Our research involves a variety of model and non-model organisms ranging from bacteria to whales, but most of the experimental work in the lab capitalizes on two model systems, Xenopus and Drosophila.
Despite decades of research on ribosomal RNA, little is known about how rRNA genes are selected for inactivation at the genome-wide level. We have recently discovered that rDNA in Xenopus hybrids is expressed predominantly from maternal copies, thus proving that parental genome imprinting can be well established in organisms without intimate parent-offspring interactions during the embryo development. This is not only the first evidence for genome imprinting in amphibians, but also a new example of a dramatic epigenetic phenomenon comparable only with X chromosome inactivation in mammals.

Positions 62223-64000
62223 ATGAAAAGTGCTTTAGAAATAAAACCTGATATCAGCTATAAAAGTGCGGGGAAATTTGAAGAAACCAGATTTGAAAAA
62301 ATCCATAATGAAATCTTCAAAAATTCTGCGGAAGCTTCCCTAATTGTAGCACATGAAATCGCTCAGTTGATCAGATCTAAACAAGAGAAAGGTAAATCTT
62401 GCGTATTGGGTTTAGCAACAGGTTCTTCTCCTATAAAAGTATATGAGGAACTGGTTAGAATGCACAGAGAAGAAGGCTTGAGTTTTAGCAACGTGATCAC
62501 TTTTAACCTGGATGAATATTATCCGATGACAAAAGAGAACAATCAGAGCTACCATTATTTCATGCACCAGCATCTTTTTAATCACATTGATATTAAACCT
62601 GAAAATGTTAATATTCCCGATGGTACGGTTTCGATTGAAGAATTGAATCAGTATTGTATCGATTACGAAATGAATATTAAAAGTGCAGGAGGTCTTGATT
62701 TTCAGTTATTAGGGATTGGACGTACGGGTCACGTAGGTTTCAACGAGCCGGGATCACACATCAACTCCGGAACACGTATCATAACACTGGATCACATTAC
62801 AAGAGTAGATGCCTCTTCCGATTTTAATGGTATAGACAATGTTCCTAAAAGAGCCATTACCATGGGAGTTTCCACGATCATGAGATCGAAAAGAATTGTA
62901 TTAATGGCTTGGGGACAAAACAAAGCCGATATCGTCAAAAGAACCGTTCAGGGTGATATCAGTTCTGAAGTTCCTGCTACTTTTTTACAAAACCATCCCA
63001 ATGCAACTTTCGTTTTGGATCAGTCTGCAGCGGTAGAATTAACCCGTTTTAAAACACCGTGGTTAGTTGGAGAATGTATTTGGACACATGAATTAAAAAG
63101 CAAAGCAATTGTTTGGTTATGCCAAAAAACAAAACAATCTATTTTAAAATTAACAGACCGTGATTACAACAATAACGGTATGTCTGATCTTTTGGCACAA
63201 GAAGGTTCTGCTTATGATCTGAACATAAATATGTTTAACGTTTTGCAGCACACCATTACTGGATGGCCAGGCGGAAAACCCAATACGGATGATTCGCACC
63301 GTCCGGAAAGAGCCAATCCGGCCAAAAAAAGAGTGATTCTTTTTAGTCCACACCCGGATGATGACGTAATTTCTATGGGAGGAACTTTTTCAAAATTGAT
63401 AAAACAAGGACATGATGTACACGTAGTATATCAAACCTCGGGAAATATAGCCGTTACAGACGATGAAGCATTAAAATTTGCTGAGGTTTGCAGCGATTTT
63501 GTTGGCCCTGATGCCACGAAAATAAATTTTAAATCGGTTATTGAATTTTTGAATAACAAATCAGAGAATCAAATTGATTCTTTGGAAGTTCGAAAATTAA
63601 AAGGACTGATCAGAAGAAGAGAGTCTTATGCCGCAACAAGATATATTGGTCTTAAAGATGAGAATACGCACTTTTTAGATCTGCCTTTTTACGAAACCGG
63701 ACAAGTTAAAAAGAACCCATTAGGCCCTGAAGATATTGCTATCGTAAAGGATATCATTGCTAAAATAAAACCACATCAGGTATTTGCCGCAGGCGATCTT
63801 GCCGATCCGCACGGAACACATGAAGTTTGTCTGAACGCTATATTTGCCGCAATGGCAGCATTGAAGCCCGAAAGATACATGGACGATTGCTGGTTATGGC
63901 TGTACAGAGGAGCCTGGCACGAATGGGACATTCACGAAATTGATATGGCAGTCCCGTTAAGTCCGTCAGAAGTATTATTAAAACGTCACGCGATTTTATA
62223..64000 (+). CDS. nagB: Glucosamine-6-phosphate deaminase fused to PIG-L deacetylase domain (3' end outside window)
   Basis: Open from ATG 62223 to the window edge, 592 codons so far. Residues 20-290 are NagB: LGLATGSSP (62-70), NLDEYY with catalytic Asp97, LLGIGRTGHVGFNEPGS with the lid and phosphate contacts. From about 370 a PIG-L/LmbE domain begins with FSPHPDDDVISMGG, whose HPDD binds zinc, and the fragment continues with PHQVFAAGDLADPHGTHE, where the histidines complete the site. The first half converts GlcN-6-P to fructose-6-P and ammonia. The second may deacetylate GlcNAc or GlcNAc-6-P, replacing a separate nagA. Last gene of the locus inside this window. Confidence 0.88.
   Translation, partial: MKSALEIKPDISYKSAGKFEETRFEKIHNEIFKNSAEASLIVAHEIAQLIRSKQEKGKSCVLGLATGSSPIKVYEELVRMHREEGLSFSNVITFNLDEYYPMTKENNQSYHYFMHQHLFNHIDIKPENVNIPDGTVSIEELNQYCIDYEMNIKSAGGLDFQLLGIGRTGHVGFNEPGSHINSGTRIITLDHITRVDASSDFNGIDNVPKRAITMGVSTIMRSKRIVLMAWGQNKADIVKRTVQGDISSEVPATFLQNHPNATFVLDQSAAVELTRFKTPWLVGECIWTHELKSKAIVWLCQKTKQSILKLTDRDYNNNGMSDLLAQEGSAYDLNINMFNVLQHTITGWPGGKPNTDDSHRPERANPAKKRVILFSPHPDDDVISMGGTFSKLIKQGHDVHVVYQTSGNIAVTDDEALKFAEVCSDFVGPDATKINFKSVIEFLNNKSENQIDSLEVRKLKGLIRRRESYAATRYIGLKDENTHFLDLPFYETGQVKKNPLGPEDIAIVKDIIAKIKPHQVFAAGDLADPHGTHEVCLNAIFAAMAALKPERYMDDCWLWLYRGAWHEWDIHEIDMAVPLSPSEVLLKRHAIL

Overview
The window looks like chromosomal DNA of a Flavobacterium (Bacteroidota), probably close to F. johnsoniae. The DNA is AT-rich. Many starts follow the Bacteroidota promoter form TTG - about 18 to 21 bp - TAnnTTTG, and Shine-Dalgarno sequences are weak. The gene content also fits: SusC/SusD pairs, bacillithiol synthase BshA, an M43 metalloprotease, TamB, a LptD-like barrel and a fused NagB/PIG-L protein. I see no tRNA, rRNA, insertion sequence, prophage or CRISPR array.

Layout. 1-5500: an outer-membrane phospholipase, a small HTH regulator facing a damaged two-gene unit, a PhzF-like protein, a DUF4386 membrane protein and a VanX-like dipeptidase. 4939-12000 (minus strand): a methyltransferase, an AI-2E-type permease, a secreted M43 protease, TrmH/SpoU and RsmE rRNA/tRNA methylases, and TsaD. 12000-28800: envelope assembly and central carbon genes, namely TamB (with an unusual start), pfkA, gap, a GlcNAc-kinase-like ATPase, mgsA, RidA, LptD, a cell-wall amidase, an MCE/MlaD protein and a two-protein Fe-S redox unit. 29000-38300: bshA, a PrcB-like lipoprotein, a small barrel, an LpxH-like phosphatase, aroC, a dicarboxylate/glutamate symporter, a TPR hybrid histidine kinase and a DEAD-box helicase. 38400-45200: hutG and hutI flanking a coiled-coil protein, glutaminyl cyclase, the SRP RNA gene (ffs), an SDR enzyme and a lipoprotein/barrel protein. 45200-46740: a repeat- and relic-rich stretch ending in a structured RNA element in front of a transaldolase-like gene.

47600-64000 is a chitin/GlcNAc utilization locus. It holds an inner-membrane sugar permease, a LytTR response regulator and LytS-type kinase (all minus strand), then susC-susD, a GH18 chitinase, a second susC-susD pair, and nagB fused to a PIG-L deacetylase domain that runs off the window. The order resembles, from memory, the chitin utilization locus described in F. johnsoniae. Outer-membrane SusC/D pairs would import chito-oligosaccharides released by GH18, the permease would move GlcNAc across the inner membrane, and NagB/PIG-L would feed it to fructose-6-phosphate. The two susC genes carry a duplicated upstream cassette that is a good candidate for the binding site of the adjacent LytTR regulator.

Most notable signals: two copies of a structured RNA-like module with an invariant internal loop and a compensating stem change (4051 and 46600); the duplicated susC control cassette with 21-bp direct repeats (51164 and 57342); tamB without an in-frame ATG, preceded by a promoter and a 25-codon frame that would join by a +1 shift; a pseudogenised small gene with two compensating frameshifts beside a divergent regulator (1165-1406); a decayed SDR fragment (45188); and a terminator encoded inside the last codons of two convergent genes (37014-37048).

If diversity is essential to population survival, it would be highly adaptive for organisms to increase genetic variation in challenging (stressful) environments and decrease it under optimal conditions. Such variation of recombination should increase the population adaptability without excessive dissipation of the accumulated hidden genetic variation in favorable times. We conduct rigorous tests for recombination plasticity at the genome-wide level, including its dependence on stressful conditions and modulation by individual’s stress tolerance, using Drosophila melanogaster as an experimental model. Preliminary results demonstrate paucity of standing variation for fitness-related traits, giving individuals with a higher recombination rate an advantage to generate more diverse progeny with higher response to selection. In addition to evolutionary experiments in the lab, we have also investigated recombination rates and fitness along microclimatically heterogeneous gradients in natural settings, namely “Evolution Canyon” (Lower Nahal Oren, Mt. Carmel, Israel).